The Petitioner/Defendant, Progressive Express Insurance Company (Progressive), seeks review of the trial court’s non-final Order on Plaintiff’s Motion for Re-hearing, entered March 29, 2004, in which the trial court rescinded its Order of Dismissal and allowed the Respondent/Plaintiff, Travis J. Broussard (Broussard), twenty days to file an Amended Complaint.[1]  The trial court also denied Progressive’s Motion to Dismiss the Complaint for Broussard’s failure to comply with the conditions precedent for filing suit set for by Florida Statutes, § 627.736(11)(2003).

            Initially, the Court finds that it does have jurisdiction to review Progressive’s common- law Petition for Writ of Certiorari as the order under review dispensed with a statutorily mandated pre-suit procedure which cannot be effectively remedied on postjudgment appeal.  See Parkway Bank v. Fort Myers Armature Works, Inc., 658 So.2d 646, 649 (Fla. 2d DCA 1995).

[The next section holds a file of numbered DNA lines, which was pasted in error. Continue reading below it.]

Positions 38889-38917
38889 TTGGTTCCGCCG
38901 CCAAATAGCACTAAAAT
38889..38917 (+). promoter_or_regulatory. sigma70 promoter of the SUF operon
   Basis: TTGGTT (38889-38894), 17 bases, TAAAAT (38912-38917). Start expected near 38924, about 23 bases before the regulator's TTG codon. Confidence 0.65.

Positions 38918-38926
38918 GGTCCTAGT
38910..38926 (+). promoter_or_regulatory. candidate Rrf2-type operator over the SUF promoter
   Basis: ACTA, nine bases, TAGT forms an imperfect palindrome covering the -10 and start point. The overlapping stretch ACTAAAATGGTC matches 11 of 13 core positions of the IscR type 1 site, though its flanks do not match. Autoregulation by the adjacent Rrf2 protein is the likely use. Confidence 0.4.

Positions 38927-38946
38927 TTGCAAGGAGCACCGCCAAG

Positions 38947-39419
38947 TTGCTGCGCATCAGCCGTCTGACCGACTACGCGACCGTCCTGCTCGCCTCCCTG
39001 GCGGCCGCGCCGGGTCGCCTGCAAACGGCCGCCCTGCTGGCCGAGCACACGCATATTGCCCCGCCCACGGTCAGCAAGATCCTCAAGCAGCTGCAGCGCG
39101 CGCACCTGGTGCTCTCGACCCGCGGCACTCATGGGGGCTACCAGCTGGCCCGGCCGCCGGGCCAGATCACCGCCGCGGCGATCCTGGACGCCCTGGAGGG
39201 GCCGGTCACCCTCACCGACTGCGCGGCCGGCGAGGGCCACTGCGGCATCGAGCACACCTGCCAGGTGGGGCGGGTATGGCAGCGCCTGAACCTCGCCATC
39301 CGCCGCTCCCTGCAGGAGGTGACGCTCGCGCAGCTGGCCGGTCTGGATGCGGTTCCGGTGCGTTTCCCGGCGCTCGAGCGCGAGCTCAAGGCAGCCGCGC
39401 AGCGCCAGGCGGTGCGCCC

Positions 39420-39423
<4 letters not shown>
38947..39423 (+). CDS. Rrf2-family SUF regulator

Progressive argues that the trial court erred in not dismissing Broussard’s Complaint for failure to comply with the conditions precedent set forth in § 627.736(11).  In pertinent part, this section, states that “[a]s a condition precedent to filing any action for benefits under this section, the insurer must be provided with written notice of an intent to initiate litigation.”  See Fla. Stat. § 627.736(11)(a).  The notice must state that it is a “demand letter under s. 627.736(11)” and must state with specificity “the name of any medical provider who rendered to an insured the treatment, services, accommodations, or supplies that form the basis of such claim; and an itemized statement specifying each exact amount, the date of treatment, service, or accommodation, and the type of benefit claimed to be due.”  See Fla. Stat. § 627.736(11)(b)3.  After receipt of the demand letter, the insurer has 15 days to pay the overdue claim specified in the notice.  See  Fla. Stat. § 627.736(11)(d).  The Court finds that § 627.736(11) applies to the underlying action as the Complaint was filed on or about November 25, 2003, after the statute’s effective date of August 1, 2003.  See Fla. Stat. § 627.736, c. 2003-411, § 16.